| a mobile app or website and were paid through the same app or website. BLS continues    |
| to evaluate the data from these new questions; the data do not appear in this news      |
| release. When available, additional information will be at                              |
| www.bls.gov/cps/electronically-mediated-employment.htm. Findings from this research     |
| will be published in a Monthly Labor Review article by September 30, 2018.              |
|_________________________________________________________________________________________|


Table A. Contingent workers and workers in alternative arrangements as a percent of total
employment, May 2017
 ------------------------------------------------------------------------------------------
|                                                                        | Percent of total
|                          Contingent workers                            |    employed
|------------------------------------------------------------------------------------------
| Contingent workers are those who do not have an implicit or explicit   |
| contract for ongoing employment. Persons who do not expect to continue |
| in their jobs for personal reasons such as retirement or returning to  |
| school are not considered contingent workers, provided that they would |
| have the option of continuing in the job were it not for these personal|
| reasons.                                                               |
|------------------------------------------------------------------------------------------
|                                                                        |
| Estimate 1                                                             |
|                                                                        |
| Wage and salary workers who expect their jobs will last for an         |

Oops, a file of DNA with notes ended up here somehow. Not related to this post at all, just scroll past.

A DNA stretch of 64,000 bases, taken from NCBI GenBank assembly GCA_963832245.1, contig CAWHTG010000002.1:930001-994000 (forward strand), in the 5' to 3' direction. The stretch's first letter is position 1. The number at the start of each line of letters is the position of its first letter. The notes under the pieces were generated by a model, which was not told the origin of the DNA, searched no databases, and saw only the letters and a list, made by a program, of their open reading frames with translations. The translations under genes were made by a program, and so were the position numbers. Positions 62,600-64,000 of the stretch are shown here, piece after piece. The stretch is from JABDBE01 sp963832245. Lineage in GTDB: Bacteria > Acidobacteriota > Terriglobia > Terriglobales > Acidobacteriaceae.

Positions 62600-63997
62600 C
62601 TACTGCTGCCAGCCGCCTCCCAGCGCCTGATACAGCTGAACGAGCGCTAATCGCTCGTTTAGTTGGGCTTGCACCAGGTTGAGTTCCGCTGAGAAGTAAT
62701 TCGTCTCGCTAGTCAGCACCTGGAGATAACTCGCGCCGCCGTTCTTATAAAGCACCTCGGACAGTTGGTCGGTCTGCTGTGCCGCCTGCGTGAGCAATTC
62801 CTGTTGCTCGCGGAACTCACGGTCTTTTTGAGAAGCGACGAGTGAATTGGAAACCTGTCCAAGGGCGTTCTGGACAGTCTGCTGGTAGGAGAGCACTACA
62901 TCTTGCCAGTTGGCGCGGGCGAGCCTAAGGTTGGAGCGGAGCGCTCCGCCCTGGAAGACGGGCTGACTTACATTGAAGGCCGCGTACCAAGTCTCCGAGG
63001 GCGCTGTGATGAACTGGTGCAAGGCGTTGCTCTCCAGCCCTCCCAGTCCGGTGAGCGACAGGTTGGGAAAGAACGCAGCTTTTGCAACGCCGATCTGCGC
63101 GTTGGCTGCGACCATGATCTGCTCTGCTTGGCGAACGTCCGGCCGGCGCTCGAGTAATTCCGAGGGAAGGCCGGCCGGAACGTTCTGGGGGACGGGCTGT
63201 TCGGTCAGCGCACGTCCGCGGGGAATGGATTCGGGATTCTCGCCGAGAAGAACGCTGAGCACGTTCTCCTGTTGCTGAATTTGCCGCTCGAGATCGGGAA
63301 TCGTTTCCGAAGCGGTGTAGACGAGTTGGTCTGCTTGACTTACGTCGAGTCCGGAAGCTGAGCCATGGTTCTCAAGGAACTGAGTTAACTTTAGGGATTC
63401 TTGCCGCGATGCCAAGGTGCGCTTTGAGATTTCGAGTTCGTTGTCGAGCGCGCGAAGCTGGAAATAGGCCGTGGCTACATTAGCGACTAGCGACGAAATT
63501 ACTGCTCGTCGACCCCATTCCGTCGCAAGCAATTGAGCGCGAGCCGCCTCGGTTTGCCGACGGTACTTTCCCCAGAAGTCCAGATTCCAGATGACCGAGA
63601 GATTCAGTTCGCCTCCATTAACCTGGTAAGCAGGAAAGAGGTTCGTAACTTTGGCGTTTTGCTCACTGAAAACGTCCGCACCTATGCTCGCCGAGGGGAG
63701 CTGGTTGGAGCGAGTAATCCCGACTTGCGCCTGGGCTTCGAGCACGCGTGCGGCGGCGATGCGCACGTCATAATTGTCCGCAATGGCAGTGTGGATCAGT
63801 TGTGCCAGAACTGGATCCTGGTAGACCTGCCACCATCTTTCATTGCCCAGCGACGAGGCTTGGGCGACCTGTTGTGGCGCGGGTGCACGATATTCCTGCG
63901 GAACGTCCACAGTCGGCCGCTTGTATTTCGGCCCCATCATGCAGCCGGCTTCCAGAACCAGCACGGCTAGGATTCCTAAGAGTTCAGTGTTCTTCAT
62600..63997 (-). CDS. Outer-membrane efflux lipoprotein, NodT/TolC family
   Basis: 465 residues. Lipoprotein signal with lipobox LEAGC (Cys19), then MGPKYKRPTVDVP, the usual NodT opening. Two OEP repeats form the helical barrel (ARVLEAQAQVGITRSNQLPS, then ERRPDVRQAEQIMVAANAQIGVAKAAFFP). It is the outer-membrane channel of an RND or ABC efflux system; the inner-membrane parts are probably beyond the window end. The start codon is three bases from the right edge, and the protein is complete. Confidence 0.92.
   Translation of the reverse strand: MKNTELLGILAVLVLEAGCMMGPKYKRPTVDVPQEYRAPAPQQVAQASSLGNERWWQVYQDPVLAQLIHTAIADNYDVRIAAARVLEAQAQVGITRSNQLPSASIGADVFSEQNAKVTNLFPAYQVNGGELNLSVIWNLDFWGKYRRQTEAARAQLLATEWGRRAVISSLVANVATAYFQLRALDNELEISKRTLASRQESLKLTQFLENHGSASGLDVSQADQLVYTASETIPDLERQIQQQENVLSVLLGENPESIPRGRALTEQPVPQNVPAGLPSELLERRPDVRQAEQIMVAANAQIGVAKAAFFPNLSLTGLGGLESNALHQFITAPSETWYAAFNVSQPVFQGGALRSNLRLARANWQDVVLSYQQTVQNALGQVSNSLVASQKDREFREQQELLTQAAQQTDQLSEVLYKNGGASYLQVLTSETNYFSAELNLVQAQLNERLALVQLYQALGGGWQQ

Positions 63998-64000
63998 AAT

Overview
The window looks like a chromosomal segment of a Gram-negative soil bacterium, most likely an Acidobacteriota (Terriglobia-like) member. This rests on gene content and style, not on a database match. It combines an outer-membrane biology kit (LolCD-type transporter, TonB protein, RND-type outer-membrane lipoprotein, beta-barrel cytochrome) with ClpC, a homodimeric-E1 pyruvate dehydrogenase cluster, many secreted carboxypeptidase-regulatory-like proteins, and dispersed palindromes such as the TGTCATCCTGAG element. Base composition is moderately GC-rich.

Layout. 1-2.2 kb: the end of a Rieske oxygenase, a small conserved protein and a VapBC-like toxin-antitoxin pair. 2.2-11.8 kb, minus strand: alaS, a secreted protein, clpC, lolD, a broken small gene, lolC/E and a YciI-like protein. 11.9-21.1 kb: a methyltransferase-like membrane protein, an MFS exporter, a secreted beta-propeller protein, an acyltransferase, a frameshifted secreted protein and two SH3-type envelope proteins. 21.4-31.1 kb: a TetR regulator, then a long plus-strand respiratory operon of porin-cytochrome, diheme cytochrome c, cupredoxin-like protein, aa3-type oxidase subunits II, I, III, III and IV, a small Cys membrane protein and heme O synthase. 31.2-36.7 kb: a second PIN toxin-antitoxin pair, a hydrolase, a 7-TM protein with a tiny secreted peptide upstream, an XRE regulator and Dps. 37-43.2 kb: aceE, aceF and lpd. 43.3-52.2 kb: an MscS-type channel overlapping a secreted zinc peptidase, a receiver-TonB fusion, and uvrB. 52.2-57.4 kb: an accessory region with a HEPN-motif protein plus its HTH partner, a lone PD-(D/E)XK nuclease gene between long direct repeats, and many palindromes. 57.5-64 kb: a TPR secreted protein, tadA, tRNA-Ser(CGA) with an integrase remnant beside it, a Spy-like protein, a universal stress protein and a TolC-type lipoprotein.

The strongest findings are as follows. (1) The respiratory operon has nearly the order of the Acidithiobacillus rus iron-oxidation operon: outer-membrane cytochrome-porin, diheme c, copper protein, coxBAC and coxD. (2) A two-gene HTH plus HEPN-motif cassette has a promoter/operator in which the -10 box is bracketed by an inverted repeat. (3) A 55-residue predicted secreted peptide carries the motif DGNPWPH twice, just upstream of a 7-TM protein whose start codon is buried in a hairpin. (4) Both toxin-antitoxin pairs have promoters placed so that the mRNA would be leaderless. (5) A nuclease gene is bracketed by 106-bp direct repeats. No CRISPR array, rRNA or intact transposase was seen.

| additional year or less and who had worked at their jobs for 1         |
| year or less. Self-employed workers and independent contractors        |
| are excluded from this estimate. Temporary help and contract           |
| workers are included in this estimate based on the expected duration   |
| and tenure of their employment with the temporary help or contract     |       1.3
| firm, not with the specific client to whom they are assigned.          |
|                                                                        |
| Estimate 2                                                             |
|                                                                        |
| Workers, including the self-employed and independent contractors,      |
| who expect their employment to last for an additional year or          |
| less and who had worked at their jobs (or been self-employed) for      |
| 1 year or less. Temporary help and contract workers are included in    |
| this estimate based on the expected duration and tenure with the       |
| client to whom they are assigned, instead of their tenure with         |       1.6
| the temporary help or contract firm.                                   |
|                                                                        |